Movie Review: The Lord of Ants, NOVA
I watched an excellent NOVA program last night called The Lord of Ants. It’s about the life of E.O.Wilson, one of my personal heroes and sources of inspiration. It’s called The Lord of Ants because of the research on ants that Wilson focused on but Wilson did more than just study ants, he made the linkage from ants to biosystems and teaches us about how life connects to life on our planet and the habitats that we have to protect.
It’s recognized that we are currently going through a mass extinction and in this program he describes the impact (no, it’s not the end of the world, but the species and diversity of the world will change). With science, rather than emotion, E.O. Wilson makes a call for action in the hopes of saving diversity.
In addition to being really informative and inspiring, there are a couple of things that I especially liked about this program. First, it’s told by him in the present day so it’s current and real. The second is that the program weaves together not only stories that he tells about past research but also present day research that links the past with the present. He then takes that to the next dimension: turning data into action, turning information into a discussion around the need to protect and preserve habitats. This is something that we strive to do through Loudoun Wildlife Conservancy so I especially grooved on that.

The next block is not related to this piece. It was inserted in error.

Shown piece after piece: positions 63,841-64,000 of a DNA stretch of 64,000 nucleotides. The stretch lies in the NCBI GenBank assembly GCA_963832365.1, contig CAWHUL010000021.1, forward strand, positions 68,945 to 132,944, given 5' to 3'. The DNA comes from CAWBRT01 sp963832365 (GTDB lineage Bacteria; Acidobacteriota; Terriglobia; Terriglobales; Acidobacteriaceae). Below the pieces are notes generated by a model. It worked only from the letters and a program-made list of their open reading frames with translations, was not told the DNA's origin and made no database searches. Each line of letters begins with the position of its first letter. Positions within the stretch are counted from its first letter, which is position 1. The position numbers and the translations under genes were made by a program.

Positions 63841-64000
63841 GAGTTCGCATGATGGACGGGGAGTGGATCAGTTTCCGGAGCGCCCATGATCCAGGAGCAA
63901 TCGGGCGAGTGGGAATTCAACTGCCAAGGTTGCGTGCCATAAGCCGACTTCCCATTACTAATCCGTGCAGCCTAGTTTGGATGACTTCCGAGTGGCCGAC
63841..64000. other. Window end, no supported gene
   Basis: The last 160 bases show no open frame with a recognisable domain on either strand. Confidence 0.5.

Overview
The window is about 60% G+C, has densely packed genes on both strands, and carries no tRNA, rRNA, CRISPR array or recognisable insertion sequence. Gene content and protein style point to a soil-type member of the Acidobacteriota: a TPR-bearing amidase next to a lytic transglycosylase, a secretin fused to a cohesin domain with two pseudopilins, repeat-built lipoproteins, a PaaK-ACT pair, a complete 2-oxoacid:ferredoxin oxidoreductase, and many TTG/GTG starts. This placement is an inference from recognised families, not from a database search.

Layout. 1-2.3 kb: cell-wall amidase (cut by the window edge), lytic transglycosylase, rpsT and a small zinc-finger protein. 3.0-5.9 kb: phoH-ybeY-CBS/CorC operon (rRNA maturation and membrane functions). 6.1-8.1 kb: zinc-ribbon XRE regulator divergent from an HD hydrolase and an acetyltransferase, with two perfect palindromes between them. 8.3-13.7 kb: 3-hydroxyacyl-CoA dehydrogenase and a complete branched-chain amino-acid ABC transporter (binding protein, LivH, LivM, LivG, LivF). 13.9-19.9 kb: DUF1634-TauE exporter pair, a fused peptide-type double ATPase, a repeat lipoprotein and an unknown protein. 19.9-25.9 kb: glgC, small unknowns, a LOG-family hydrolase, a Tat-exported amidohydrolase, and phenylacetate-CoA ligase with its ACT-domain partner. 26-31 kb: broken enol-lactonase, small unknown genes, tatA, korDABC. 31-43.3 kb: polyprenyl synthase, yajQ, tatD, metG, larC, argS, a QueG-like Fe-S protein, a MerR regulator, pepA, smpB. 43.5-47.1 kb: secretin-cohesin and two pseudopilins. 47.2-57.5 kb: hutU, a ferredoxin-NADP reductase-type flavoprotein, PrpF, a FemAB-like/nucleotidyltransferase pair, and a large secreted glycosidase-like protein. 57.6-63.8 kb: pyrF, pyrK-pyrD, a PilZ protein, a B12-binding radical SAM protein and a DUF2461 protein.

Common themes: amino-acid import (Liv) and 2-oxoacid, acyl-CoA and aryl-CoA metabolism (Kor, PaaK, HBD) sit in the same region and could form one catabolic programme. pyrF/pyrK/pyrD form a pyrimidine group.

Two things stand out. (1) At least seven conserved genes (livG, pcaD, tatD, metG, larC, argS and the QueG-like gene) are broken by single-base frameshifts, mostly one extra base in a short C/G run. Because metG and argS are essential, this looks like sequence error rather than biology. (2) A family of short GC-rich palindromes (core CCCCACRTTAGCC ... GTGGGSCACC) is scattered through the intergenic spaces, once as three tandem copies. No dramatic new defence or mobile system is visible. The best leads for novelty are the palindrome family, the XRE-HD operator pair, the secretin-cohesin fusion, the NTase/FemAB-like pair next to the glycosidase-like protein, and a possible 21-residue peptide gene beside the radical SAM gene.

Another part of the program that I really loved was where he points out how you and I can get involved here at the local level. Environmental monitoring programs and activities like a BioBlitz that we do here locally are shown to connect into this big picture tying education and monitoring to conservation. He also talks about the Encyclopedia of Life, which I did a blog post on a week or so ago, and his vision for that.
E.O. Wilson is certainly one of the greatest naturalists of our modern days. I encourage you to check out this NOVA program next time it’s on or watch it online through the link above (it’s just an hour and is not dry at all) and pick up a book or two of his – they are both fascinating and often poetic.